St. Peter, Comox, celebrates 130 years

Blessing Boutique
Pictured (left to right) are Sulin Milne, incumbent at St. Peter, Comox, Bishop Anna Greenwood-Lee and parishioner Ingrid Joy Braathen at the Blessings Boutique at its opening. Photo by Jim Peacock.
 on October 1, 2021

History, stories and hopes for the future shared

On September 11, St. Peter, Comox marked its 130th anniversary with a full weekend of activities, including a guided walking tour of Comox’s history, a Blessings Boutique where others’ surplus became treasures and a picnic provided by local business the Church Street Taphouse, which also renamed its house ale in honour of the occasion to “For Pete’s Sake.”

Bishop Anna (left) and Sulin Milne (right) with the infamous 1927 Chrysler.
Bishop Anna (left) and Sulin Milne (right) with the infamous 1927 Chrysler. Photo by Jim Peacock.

Bishop Anna attended the events on Saturday. She took part in the morning guided history walk. After which Sulin Milne, incumbent at St. Peter, had a surprise for the Bishop: a 1927 Chrysler to transport them back to the church in time for Bishop Anna to ring the church’s bell 130 times. Unfortunately, the Chrysler broke down on the way and they had to find alternative, less glamorous transportation. The Bishop may have been a bit late for the bell ringing, but the bells would have been heard across Comox.


In the afternoon, there was a “Celebration of Remembrance and Hope” held in the church garden, during which Bishop Anna acknowledged the church’s historic indifference towards Indigenous people.

Neil Crouch, a parishioner at St. Peter, Comox, also spoke to this topic and recalled prayer meetings held at the church in the 1980s.  “Anyone who had native heritage was required, suggested, nudged to give up any hint of that spirituality so they could fully experience Christianity. There is so much to be forgiven. None of us who have settler roots can imagine not knowing what became of our children when they were taken away.”

He said that Julianne Kasmer, formerly a street minister for the United Church, advised settler descendants to “be involved in conversations that are safe, honest, without outrage or shame and without the rush to fix that we as the powerful and privileged like to jump to. This is not a problem to be solved but an ongoing part of our lives to be lived.”

Ingrid Joy Braathen, a member of the parish with strong Indigenous roots, read an untitled poem written by Abigail Echo-hawk in honour of the missing children.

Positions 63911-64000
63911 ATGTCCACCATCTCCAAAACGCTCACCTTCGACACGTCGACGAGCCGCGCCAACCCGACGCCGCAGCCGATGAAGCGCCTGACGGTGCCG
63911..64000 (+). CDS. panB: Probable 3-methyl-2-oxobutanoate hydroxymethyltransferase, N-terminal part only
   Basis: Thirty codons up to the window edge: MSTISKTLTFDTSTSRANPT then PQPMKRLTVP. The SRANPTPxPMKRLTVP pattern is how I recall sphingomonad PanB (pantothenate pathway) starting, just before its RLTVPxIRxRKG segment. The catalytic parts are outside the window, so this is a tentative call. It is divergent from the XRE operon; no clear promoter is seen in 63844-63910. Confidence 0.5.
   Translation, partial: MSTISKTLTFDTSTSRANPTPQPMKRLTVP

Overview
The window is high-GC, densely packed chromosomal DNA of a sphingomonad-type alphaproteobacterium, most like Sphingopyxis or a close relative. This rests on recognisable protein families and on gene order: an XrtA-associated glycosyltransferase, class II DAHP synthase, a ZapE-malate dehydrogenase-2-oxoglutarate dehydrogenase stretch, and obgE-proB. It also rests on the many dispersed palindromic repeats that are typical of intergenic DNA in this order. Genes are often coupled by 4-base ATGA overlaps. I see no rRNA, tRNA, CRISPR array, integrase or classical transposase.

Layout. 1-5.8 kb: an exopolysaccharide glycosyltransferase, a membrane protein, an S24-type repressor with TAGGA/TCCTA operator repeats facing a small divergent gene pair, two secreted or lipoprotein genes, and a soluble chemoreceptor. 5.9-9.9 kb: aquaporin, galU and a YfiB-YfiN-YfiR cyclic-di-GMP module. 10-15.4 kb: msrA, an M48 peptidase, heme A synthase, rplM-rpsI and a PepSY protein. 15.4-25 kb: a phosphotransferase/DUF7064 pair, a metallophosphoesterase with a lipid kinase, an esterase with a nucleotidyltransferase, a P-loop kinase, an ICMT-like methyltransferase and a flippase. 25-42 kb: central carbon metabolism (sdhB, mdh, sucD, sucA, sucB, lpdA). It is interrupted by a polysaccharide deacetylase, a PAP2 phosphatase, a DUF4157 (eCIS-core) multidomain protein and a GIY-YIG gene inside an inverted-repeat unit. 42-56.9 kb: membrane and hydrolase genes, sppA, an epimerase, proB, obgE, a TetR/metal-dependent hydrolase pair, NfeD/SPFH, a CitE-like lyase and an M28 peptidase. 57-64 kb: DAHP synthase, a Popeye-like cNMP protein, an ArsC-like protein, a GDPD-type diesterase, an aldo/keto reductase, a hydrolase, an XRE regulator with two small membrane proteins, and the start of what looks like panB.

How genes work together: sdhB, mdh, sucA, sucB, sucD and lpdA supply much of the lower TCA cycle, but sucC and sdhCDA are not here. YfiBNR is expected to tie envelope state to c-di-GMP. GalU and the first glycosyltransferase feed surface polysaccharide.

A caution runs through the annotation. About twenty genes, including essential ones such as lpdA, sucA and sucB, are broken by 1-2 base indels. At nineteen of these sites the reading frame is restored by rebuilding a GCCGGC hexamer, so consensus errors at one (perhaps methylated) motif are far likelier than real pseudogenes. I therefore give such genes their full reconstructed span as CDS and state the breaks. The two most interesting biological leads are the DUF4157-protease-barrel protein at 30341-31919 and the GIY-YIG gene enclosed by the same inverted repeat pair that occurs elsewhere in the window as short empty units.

When they buried the children

What they didn’t know

They were lovingly embraced

By the land

Held and cradled in a mother’s heart

The trees wept for them, with the wind

they sang mourning songs their mothers

didn’t know to sing

Mother Earth held them

until they could be found.

Now our voices hear the mourning songs

with the trees. the wind. light sacred fire

Ensure they are never forgotten as we sing


Parishioners then took turns sharing memories from their time at St. Peter. Many spoke about their first encounters with the church. Brad and Jan Minton joined St. Peter in the fall of 1979. They were new in town and were looking for a place to have their sons baptized. “We encountered this group of people who weren’t like any we’d met before — excited about God, talking about Jesus as a real person and moving powerfully in the power of Holy Spirit.”

Many parishioners also spoke about the ways in which the church community had supported them during difficult times. When Joan Holmes’s son was struggling with addiction, she told her church family what was happening.

The Praise Group
The Praise Group leading the singing at the anniversary service. Photo by Jim Peacock.

“Several years later,” Joan said, “it was Thanksgiving Sunday, and the Old Testament reading was from Habakkuk 3 verses 17-19: ‘Though the fig tree does not blossom, nor fruit be on the vines, the produce of the olive fail yet… I will rejoice in the Lord.’ At that very moment I knew this was a word from God to me. Dark as things were, that was not to be the final word. God had his ‘YET’.” Joan thanked her “praying friends” for “a wonderful homecoming with our prodigal son who has come home to us and our family.”

Alison Knowles spoke of coming to the church at a time of personal crisis: “I have asked people over the years why they walked into the door at St Peter’s and why they stayed. It is amazing how often the answer is that they were searching and when they walked into St Peter’s they were home. For me it was back during a very difficult time for my family. I had a deep desire for a place to kneel and hand over to a higher power. I wasn’t Christian but people accepted me where I was.”

Bishop Anna pointed out that “all of the parishioner’s stories were about each other, about people, about God working through you. Covid has helped the church remember that the church is not a building. It is people. I get the feeling that you in St Peter’s know that. We don’t go to church; we are church.” 

Sulin Milne spoke of the present as a time of “shifting sands” but pointed to the fact that, despite the uncertain times we find ourselves in, “We do know the way to our future. We do know the way because we know Him who is the way and the truth and the life.” 

The celebrations continued on Sunday, September 12 with more history walks, picnics and another round of bell ringing. But as Bishop Anna pointed out: “today we celebrate 130 years, but what we really do is to faithfully commit ourselves to walking into the next months, the next years, the next decade, the next century as faithful servants, knowing that the one God of all time and all space, will be present and faithful to us no matter what joys and what struggles come.”

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